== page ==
Marijuana intoxication leads to cognitive and psychomotor impairment resulting in altered perception, reaction time, short term memory malfunction, attention and motor skills. Marijuana has been shown to impair performance on driving simulator tasks and on open and closed driving courses for up to approximately 3 hours. Decreased car handling performance, increased reaction times, impaired time and distance estimation, inability to maintain headway, lateral travel, subjective sleepiness, motor in-coordination, and impaired sustained vigilance have all been reported.1
In many jurisdictions, law enforcement deploy drug recognition experts (DREs) at roadside to help determine marijuana impairment. DREs conduct various observational and physical tests to assess whether someone is potentially impairment and help determine the nature of such impairment. After a series of field sobriety tests, an officer may request a saliva, blood or urine sample for analysis. Despite the complex evaluation process, the opinion of a DRE is subjective and not conclusive to determine if an accused was driving a vehicle while impaired by the presence of a drug.
When a driver’s blood sample is collected, the collection almost always occurs hours after ingestion has ceased. Often, time passes between the cessation of smoking and the beginning of driving, and more time passes between the beginning of driving and the encounter with law enforcement officials. Yet more time passes between the beginning of this encounter and the point in time when blood is drawn (often after a search warrant is obtained for driving under the influence of drugs or after the driver has been transported to a hospital post-crash). Thus, the likely THC level detectable in such a blood sample will be relatively low.2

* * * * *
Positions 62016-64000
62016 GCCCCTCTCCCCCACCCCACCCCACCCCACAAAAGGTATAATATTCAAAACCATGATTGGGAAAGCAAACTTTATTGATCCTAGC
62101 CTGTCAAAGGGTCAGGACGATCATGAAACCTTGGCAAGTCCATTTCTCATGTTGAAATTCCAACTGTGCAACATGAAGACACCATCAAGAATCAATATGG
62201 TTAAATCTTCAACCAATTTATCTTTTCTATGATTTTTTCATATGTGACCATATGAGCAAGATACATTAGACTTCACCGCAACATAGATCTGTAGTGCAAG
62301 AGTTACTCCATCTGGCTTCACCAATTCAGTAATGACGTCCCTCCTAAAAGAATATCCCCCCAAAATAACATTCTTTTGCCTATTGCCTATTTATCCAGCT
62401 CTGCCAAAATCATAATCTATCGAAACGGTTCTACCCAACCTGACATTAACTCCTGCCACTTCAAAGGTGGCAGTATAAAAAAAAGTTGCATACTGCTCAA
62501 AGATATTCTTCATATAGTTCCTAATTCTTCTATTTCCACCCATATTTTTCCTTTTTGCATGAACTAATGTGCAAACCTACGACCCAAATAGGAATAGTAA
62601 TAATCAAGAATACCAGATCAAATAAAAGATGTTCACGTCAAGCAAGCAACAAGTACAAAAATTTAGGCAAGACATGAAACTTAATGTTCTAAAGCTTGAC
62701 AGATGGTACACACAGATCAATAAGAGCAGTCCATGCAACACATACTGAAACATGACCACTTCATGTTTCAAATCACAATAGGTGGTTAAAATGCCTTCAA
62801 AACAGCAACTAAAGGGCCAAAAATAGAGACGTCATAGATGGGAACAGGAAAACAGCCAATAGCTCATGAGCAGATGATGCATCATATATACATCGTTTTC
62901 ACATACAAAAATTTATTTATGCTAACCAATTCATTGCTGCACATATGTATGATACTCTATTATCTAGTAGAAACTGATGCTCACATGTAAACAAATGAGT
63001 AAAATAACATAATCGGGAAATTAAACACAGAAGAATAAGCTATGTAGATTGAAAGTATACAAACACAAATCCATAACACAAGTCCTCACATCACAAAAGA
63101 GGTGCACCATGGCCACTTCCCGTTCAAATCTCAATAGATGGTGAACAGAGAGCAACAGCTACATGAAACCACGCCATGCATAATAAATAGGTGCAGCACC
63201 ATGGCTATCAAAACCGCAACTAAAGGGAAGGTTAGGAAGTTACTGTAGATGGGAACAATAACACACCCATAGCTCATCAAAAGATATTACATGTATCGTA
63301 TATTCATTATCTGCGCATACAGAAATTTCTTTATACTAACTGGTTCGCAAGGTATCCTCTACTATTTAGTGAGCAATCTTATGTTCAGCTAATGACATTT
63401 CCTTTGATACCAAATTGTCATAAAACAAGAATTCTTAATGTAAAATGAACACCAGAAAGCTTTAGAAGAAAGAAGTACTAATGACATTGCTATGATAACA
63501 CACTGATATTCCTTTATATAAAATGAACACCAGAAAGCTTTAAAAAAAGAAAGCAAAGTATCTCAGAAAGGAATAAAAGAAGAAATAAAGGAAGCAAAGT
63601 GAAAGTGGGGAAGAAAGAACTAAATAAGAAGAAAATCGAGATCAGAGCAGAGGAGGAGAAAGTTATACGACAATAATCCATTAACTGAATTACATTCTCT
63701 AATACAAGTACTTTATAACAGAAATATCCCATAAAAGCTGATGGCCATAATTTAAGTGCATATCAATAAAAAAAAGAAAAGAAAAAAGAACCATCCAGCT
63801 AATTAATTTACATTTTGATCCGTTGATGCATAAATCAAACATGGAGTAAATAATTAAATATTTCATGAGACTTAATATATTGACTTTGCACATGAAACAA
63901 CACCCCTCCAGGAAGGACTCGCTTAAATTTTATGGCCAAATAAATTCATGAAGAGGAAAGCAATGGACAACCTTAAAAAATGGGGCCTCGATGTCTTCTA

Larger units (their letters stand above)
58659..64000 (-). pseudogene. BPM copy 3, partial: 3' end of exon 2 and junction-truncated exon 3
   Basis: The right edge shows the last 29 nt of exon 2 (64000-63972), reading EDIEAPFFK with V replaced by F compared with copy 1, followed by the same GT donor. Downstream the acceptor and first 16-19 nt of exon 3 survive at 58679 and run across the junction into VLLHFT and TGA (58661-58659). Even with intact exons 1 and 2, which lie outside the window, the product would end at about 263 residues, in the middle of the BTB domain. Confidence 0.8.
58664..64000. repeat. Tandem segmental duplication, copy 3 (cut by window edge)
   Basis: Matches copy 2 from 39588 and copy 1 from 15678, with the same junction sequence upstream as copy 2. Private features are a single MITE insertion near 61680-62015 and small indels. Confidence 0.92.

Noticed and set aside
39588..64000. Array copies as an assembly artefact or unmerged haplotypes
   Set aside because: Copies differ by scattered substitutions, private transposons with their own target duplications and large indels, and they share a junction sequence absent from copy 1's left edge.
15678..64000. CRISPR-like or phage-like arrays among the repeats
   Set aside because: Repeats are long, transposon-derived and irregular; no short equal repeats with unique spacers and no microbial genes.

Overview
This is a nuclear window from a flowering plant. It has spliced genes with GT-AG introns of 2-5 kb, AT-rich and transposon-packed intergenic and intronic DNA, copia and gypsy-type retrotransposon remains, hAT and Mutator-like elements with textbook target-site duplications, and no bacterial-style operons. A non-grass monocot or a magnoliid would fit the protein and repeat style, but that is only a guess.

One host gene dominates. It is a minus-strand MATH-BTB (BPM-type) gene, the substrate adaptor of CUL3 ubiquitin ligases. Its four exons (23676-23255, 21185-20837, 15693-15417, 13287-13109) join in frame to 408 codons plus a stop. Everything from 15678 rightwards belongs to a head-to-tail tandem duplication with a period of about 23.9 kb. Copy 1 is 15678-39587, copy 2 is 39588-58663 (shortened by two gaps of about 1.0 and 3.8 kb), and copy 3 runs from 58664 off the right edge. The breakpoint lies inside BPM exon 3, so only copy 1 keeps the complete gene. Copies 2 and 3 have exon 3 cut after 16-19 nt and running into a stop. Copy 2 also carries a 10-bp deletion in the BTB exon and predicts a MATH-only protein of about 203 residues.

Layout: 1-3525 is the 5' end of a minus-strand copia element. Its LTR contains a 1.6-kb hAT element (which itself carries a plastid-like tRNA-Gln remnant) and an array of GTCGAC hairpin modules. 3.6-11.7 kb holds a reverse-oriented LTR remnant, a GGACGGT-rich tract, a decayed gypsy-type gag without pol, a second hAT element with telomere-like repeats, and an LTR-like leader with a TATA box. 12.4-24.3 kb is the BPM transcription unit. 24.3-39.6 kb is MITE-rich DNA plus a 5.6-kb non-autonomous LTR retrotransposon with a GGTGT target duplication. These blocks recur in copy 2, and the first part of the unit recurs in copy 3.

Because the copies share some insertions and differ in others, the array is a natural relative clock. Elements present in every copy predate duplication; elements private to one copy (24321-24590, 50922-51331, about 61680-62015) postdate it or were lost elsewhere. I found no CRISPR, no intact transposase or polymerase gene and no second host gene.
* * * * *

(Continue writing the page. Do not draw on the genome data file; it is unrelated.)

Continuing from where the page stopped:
Current forms of testing for marijuana use, like blood, saliva and hair sample, can identify THC ranging from minutes to days after to actual use, making it impossible to show the difference between the two. Studies3have shown that breath is a better indicator of impairment than saliva, blood, or urine because THC is present in breath for a relatively short period of time (1-3 hours); whereas, it is excreted at detectable levels in other body fluids for many hours, days, or even weeks after smoking. This short time period of detection in breath aligns with the peak impairment window.
Cannabix is developing breathalyzer technology that would detect the presence of THC at the point of care in a non-invasive way. These kinds of tools would provide law enforcement personnel the ability to capture breath samples to help confirm the presence of marijuana when the test was administered. This kind of screening device would help officers make better decisions and vastly reduce the reliance on subjective field tests. Furthermore, it will help officers conclude whether additional (laboratory) testing is required at the police station or elsewhere.
1NHSTA, 2014 Drug and Human Performance Fact Sheets
2NHSTA, 2017 Marijuana-Impaired Driving, Report to Congress
3Olla P, Ishraque MT, Bartol S. 2020. Evaluation of Breath and Plasma Tetrahydrocannabinol Concentration Trends Postcannabis Exposure in Medical Cannabis Patients. Cannabis and Cannabinoid Res.; 99-104.
Himes S. et al. 2013. Cannabinoids in Exhaled Breath following Controlled Administration of Smoked Cannabis. Clinical Chemistry; 1780–1789. Beck O, Sandqvist S, Dubbelboer I, Franck J. 2011. Detection of delta9-tetrahydrocannabinol in exhaled breath collected from cannabis users. J Anal Toxicol; 35:541– 4.